The 2012 elections must not become hostage of the past. Instead we all have the responsibility to give Sierra Leoneans in 2012 the possibility of looking forward, of deciding on the future direction of their country and of selecting their future leaders accordingly. All political parties, but above all the two main political parties that have helped shape post-conflict Sierra Leone and that were instrumental in building today’s democratic society must share a common interest in protecting these national achievements in 2012 and beyond.
I also hope that in the same spirit the outstanding issues for the 2012 elections can be solved among political parties. These include reaching agreements on the legal framework for the next elections, on a new code of conduct that will govern election campaigning and on building trust in the national electoral management bodies. I am looking here in particular to the very able and trusted new chair of the Political Party Registration Commission to take a lead in holding these crucial multi-party consultations.
Mr. President, in his speech at the 50th independence anniversary, President Koroma launched the idea of an all-inclusive and non-partisan National Conference to discuss in a public debate the future direction of Sierra Leone. I very much welcome such a proposal as this would come when Sierra Leone’s post-conflict reconstruction era is coming to an end and the country is heading towards a new era of economic and social development. This would allow to consult not only experts but above all ordinary Sierra Leoneans throughout the country at a time of profound economic and social changes in the country.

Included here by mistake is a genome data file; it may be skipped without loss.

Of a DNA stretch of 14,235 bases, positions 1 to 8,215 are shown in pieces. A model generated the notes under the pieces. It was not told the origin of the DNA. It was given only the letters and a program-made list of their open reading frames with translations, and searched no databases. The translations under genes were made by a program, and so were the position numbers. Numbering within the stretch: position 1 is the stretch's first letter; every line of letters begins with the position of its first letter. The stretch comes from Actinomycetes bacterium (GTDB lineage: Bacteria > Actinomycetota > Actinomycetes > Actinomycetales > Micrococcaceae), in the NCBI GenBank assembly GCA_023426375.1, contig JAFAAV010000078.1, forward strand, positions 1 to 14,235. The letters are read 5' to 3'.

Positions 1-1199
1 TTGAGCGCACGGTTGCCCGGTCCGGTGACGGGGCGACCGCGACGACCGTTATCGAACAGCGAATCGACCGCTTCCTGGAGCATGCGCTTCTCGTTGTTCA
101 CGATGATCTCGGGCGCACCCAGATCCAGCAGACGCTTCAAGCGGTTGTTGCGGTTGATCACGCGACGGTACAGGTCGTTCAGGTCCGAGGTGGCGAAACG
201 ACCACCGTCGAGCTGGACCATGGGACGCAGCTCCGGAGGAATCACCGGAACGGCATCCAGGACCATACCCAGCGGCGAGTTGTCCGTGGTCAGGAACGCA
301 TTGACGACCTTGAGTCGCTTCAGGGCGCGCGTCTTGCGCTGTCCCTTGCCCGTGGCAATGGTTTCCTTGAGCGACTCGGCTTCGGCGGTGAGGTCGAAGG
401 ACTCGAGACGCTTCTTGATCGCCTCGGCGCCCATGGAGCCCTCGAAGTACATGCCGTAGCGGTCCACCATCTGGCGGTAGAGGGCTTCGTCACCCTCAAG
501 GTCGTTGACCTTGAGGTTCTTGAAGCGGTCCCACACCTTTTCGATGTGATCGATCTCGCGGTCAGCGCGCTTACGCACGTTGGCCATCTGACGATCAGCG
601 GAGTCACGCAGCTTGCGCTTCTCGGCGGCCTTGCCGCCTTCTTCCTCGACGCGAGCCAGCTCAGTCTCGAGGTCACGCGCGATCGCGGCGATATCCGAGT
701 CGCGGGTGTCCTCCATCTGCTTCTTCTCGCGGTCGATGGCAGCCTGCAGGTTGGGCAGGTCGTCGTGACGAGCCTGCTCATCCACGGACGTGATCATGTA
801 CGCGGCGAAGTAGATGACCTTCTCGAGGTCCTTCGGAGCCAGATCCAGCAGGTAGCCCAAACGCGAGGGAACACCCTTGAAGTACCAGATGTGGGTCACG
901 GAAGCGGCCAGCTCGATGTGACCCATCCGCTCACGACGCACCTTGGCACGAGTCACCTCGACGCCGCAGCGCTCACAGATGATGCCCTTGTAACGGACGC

Such a national debate could be an opportunity for all political parties to listen to the problems and aspirations of ordinary Sierra Leoneans before launching themselves into the 2012 election campaign. It could be an exercise of consultative democracy that could help prevent problems in the future. Careful consultations and preparations would be needed for such a Conference to be all-inclusive. It is sign of constructive political leadership that also the presidential candidate of the opposition party has indicated his willingness to participate in such a national debate.
Mr. President, let me finally turn to some economic and social issues:
The Government has been successful in expanding the national, inner-city and rural feeder road networks, in bringing electricity to a wider range of the population and in reviving agricultural production. It has pursued a policy of privatization that includes the Freetown seaport and national telecommunication, and it is mobilizing international private investments, especially in extractive industries and agro-businesses. The new iron ore projects are likely to start exporting this year, and this could lead to a significant increase in economic growth and revenue collections - with some projections showing a possible three-fold increase in domestic revenues by 2015. Sierra Leone’s financial fortunes could therefore change dramatically within a relatively short timeframe.
This opens up much needed resources for addressing the significant deficits in human development and infrastructure availability. However, this also raises challenges of transparency and proper management of those new resources for the benefits of all Sierra Leoneans while maintaining macroeconomic stability. I welcome the generous international assistance to Sierra Leone aimed at helping avoid the so-called resource-curse that has affected so many other resource-rich countries.